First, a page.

“But then it will be said, that some who dislike the explicit doctrine of Absolute Sovereignty, may yet, by implication, be concluded friends at bottom to that Sovereignty. Yet nothing can be more foreign to the Scripture than such reasoning. The Scripture indeed leads us to think of men having the form of godliness without the power, but it nowhere gives us the least ground to think, that the power can possibly take place where the very form is disliked. It leads us to think that men may someway hold the form of sound words without Faith and Love; but that Faith and Love can be where that form is disallowed, is quite foreign to every notion taught us by the Scripture.

    “If such reasoning by implication be allowed, then we may find true believers amongst those who dislike the declaration of Imputed Righteousness and Vicarious Substitution, among those who dislike the declaration of the Trinity, the Deity of Christ, and so in course everything that is most sacred. Yea, thus we may find true believers amongst the worshipers of Mohammed. For if Mohammed signifies a prophet, intercessor or mediator, and if some mean as much by the word Mohammed as others by the word Christ, who would contend for a word, while there was no material difference of meaning? ”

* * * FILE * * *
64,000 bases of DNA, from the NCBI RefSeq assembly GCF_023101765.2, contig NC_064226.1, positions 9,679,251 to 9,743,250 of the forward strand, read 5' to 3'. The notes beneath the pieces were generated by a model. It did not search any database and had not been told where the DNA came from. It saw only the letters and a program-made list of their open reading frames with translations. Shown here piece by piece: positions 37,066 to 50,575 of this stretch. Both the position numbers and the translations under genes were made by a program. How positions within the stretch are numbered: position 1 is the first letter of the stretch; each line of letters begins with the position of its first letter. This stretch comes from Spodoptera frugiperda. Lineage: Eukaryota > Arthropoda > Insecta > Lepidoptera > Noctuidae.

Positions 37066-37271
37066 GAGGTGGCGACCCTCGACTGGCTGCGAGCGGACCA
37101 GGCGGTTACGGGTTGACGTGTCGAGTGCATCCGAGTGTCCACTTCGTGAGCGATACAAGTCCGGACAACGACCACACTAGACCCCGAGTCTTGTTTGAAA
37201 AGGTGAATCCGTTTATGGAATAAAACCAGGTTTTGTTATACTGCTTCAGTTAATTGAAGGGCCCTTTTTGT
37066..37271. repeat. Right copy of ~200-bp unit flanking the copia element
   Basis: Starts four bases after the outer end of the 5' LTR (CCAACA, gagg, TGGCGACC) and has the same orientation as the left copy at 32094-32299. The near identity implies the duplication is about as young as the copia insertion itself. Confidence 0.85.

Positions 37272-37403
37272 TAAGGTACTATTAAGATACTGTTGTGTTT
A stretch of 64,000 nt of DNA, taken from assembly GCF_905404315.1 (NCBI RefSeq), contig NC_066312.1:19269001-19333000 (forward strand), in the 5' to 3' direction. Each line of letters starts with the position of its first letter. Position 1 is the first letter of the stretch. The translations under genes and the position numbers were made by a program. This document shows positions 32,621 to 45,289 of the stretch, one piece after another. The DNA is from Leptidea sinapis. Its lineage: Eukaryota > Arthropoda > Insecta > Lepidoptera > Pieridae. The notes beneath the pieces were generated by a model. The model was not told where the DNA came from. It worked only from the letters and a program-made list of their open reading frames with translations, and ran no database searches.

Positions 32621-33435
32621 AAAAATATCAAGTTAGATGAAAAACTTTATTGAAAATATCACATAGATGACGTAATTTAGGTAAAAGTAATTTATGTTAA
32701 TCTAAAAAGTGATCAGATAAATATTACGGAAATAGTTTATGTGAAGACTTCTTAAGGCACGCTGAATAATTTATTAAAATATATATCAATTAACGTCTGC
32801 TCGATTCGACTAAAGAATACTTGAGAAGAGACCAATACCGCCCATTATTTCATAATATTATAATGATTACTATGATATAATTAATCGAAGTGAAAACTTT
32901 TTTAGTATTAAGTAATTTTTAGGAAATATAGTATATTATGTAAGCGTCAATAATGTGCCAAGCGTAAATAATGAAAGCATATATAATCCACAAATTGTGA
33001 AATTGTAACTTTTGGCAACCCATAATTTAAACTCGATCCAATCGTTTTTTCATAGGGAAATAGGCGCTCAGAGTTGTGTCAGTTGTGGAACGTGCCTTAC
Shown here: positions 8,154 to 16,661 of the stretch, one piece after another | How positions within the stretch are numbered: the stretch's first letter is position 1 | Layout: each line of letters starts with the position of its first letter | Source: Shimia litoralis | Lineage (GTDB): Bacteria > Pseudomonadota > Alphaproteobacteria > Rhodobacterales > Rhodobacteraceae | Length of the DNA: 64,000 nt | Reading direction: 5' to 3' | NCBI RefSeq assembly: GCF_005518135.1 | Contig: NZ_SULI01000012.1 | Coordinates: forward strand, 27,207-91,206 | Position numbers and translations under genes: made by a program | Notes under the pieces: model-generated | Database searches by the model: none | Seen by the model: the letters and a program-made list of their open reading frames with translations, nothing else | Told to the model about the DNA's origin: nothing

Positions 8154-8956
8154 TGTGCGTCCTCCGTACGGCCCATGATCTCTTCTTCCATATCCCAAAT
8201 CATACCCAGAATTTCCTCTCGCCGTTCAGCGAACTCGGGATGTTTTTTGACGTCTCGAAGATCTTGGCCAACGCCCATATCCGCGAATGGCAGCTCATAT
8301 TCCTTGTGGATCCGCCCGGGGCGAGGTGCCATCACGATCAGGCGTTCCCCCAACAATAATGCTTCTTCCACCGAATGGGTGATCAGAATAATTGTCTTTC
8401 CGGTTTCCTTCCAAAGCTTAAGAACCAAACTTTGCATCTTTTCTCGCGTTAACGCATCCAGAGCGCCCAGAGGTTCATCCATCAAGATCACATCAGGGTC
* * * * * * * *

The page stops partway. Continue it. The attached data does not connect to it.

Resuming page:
“Jesus Christ, praying for his people, said; “this is life eternal, that they might know thee the only true God, and Jesus Christ, whom thou hast sent.” How then can any who disallow the declaration of that knowledge, either that of Divine Sovereignty, Justice, or Mercy be said to have any part in life eternal! If we have any ear to give to the Scripture, we must rank all such among those that “know not God, and that obey not the Gospel of our Lord Jesus Christ; and who {if they be not given Repentance to the acknowledgment of the Truth} shall be punished with everlasting destruction.”